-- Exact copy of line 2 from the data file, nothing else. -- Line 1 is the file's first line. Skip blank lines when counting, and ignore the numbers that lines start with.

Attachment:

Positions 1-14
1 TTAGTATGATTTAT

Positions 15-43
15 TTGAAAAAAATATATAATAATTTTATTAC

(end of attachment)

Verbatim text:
1 TTAGTATGATTTAT